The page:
Why is it so hard to get anyone to move out of the way of a bollard?

At that intersection of Benning Road and Defense Highway in Bethesda — known at one time as Benning Drive — four businesses remain. But a new ordinance requires each of the premises, including a…

Why is it so hard to get anyone to move out of the way of a bollard?

At that intersection of Benning Road and Defense Highway in Bethesda — known at one time as Benning Drive — four businesses remain. But a new ordinance requires each of the premises, including a closed school, to have the same bollards and other common features to prevent anyone on the sidewalk from getting hit. That means that as of Tuesday, Gabriella’s Italian Kitchen could be closed by the threat of gunfire. As of Wednesday night, Ben’s Fresh Meats has the bollards in place as well. If the business closes altogether, that would leave only one remaining business at the intersection, even though one of them, CarMax, cannot be closed by street closures and hasn’t had to be closed at all because of the neighborhood’s bollards.

The controversial setup is one of a handful of such signs around the city that visitors are aware of and rely on. Washington is peppered with angled bollards — 16 percent of all New York-style poles of any kind and one of the highest shares of any city in the country — and police officers have posted stop signs in the middle of intersections with bollards in recent years.

By way of background, a bollard is a temporary system created by having a string of steel posts encased in large columns affixed at the curb, or near the intersection, in front of a storefront. These posts run parallel to the pavement and are spaced across the street — preferably from the same height, not farther apart like an Achilles heel. Because they move with traffic, they are both strong and steady. If pedestrians walking at normal walking speed were to cross a street, the posts would not move unless the pedestrian were running very fast — which would require people to stop and think twice about doing so. That puts the bollards outside the “I’m not running fast” zone but outside the “Bollards are unsafe” zone, too. At some intersections with bollards, cars can make turns around the posts as easily as any light post, although the posts can lock up if someone passes and there is no one immediately standing beneath them.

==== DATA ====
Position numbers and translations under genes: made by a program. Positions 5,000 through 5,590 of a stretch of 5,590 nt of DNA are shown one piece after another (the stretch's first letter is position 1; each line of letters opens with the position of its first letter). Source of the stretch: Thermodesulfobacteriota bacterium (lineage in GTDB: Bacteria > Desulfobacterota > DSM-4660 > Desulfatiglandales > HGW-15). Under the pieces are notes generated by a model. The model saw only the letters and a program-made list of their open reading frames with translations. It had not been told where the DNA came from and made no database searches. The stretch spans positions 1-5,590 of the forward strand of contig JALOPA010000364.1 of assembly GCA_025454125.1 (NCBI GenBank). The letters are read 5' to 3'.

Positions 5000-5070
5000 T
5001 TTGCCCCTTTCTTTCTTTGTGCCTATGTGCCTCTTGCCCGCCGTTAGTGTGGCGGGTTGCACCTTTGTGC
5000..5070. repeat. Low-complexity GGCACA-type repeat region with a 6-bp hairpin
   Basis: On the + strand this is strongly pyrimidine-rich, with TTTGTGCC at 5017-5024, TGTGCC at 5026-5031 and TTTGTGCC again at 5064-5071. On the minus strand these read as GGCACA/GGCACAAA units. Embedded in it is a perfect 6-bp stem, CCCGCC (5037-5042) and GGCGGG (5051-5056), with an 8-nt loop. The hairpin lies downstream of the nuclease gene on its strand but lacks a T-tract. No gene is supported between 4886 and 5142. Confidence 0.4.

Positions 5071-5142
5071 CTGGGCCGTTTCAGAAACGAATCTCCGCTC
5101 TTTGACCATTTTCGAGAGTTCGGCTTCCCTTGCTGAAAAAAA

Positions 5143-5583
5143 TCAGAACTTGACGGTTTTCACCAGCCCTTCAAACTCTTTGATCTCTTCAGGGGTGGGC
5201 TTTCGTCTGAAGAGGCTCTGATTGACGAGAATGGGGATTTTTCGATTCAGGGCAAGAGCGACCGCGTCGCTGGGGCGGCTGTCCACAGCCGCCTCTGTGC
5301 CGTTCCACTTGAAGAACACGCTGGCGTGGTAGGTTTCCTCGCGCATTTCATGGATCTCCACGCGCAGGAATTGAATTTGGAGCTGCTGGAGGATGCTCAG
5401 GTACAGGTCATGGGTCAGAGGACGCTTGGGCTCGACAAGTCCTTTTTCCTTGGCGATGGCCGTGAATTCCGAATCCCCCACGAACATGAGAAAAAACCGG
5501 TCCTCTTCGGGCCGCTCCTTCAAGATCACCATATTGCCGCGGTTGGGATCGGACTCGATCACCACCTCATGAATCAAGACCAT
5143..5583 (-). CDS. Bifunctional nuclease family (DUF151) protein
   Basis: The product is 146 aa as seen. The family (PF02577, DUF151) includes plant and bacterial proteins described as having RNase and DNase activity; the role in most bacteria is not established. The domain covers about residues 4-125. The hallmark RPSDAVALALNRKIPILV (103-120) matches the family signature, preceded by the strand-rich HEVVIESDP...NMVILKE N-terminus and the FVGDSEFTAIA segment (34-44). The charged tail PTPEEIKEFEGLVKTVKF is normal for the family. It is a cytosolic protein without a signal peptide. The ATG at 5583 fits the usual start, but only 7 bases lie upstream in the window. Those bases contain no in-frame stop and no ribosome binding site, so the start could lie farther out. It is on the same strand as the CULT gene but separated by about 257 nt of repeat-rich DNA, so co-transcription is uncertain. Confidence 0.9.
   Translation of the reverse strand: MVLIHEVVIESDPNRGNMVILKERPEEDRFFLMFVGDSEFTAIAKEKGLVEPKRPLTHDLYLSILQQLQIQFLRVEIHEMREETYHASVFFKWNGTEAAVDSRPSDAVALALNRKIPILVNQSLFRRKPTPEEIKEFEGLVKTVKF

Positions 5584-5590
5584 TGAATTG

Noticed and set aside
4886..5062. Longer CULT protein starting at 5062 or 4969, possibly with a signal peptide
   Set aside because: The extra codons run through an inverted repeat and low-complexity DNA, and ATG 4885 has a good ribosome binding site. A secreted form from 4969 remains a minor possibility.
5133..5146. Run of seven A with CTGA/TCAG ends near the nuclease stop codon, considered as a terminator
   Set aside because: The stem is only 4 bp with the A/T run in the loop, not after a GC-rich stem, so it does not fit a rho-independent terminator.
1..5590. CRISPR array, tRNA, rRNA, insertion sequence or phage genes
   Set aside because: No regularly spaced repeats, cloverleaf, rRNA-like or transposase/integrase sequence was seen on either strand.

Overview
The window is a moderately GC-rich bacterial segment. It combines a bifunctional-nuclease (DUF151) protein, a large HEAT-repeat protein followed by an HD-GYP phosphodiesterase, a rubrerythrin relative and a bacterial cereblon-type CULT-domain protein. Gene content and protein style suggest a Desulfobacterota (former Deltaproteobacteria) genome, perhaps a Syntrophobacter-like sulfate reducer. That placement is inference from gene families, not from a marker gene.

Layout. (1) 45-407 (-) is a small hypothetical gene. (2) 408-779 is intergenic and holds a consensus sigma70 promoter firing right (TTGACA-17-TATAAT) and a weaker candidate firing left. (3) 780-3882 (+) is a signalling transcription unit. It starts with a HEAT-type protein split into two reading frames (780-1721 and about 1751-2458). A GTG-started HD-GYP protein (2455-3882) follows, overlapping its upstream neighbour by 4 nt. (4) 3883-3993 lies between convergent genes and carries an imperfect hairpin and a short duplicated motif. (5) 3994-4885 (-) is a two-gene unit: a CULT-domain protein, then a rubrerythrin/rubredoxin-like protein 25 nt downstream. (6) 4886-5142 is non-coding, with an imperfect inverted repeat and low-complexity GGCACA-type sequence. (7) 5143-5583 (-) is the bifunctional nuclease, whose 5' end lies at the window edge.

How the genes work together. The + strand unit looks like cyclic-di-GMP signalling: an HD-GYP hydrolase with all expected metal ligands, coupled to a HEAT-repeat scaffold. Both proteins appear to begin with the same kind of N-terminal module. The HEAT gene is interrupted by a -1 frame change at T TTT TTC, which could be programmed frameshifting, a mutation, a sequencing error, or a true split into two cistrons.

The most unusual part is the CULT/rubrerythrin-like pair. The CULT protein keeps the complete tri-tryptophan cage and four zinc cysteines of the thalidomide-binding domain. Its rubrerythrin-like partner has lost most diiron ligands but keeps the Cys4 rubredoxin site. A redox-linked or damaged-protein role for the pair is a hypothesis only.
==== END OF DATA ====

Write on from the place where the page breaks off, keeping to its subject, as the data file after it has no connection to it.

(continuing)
To install and patrol these measures, the District of Columbia requires a $1.5 million equipment rental fee, plus an annual maintenance charge. The District’s roadways bureau estimates that it has spent around $500,000 on both the vehicles and the bollards in the last two years.

Gauging by reception to this new ordinance, though, that much may be overdone. Police officers have posted stop signs in front of every bollard in Bethesda except one, and have been making an effort to communicate regularly with businesses to get them to remove any, real or fake, that can be used to deter would-be assailants. They are installing dozens of new bollards at intersections all over the District, but there is little evidence they are receiving much in the way of support from either the business owners who are paying for them or the neighbors with parked cars who depend on them. The construction continued today and we’ll update as more details become available.

When the Business Improvement District for the Columbia Heights neighborhood published a letter arguing that DC’s standard bollard allowance of 50 inches above the base line of the street — in line with other cities — doesn’t give enough protection against shooters, officers posted along the sidewalks told the organization that the bollards aren’t too far above the sidewalk for people with cars to pass safely. The density of traffic, they said, makes the bollards high enough to deter people on the sidewalk from getting shot. Their instructions to the letter-writers: Please see the doctor. And yet, in every case we’ve heard from police, the bollards themselves seem mostly protected from a shooter’s bullet.

The bollards have a reassuring logic that may help explain why they’ve endured, and become so common around the city. It’s simple, in a context of subways and roadways with limited side-street parking: If you can’t drive across the street, you won’t stop for pedestrians on the sidewalk. And if you can’t drive, you probably won’t walk. Walking, it seems, has too few other attractions to keep you moving.

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